Good money after bad?
The effectiveness, or not, of aid to Africa is an issue which comes up all the time on Newsnight. This week we spoke to Oprah Winfrey (which you can watch here) about the $40m she has spent establishing a leadership school for girls in South Africa. We also reported how, five years after the war in Sierra Leone and many millions spent in aid and debt cancellation, health provision is getting worse not better.
Many are wondering these days if much of the money we spend trying to help Africa isn't good money after bad. Col Tim Collins has even gone as far as to suggest that the $14bn spent annually on UN peacekeeping in Africa has achieved absolutely nothing. Indeed, two of the countries most in receipt of western attention in recent years, Ethiopia and Somalia, have been at war over Christmas.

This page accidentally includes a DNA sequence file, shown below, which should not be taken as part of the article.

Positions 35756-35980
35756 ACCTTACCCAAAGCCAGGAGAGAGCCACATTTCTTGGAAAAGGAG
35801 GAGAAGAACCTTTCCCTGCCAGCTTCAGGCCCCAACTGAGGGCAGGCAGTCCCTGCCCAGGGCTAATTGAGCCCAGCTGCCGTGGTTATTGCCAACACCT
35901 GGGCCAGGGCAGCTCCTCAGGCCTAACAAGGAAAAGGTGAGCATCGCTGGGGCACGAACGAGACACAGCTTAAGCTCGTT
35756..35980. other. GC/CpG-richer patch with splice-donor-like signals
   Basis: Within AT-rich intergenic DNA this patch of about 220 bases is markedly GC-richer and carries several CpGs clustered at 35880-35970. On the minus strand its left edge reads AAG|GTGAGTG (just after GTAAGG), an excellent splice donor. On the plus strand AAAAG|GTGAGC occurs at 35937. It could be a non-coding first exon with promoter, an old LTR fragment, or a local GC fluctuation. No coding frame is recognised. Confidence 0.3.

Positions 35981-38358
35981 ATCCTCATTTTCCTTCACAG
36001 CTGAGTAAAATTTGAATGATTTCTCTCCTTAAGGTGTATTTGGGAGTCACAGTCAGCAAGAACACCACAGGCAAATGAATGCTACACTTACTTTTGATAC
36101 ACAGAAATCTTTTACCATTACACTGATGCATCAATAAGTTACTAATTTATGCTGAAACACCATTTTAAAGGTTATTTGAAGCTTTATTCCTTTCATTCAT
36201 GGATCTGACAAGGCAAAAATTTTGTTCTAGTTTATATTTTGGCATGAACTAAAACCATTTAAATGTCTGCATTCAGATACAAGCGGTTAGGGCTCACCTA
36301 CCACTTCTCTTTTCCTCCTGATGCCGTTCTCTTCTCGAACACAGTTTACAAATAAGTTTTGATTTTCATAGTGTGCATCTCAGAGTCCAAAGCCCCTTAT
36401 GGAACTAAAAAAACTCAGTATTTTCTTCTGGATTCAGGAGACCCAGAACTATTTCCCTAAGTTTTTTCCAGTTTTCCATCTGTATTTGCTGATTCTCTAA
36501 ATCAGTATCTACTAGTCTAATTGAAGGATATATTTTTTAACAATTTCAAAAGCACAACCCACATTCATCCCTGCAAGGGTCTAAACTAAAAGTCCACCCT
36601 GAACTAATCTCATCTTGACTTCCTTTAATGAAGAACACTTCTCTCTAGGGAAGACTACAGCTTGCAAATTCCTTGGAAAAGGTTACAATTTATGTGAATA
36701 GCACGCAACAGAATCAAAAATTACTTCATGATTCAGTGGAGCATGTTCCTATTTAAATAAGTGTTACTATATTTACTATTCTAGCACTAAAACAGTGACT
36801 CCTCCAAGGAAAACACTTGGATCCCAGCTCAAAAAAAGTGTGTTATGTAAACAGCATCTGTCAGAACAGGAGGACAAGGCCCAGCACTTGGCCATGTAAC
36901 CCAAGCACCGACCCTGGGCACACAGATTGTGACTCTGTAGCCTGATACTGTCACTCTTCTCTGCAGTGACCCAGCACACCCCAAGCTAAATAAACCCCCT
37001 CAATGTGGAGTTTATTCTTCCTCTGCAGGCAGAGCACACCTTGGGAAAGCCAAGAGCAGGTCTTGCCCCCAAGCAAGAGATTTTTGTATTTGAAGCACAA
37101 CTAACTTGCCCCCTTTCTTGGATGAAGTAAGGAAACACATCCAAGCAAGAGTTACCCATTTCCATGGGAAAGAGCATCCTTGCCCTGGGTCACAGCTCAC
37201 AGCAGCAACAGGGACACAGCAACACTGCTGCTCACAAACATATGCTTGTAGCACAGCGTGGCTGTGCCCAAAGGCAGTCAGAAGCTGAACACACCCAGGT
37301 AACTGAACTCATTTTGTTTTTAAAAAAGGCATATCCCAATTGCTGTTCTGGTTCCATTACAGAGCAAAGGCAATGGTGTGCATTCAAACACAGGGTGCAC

So, could there be a better way? As part of a series of films on Newsnight next week about how technology is changing the world our business correspondent Paul Mason will be reporting on how the advent of the mobile phone in Africa is helping to provide better services, economic growth and even democratic rights where governments and agencies have dismally failed.
As one young Kenyan puts it, we know from years of experience that governments have been unable to deliver better conditions, so why do we keep giving them money?
Paul's film goes out on Monday, but you can watch it first and exclusively here and let us know what you think.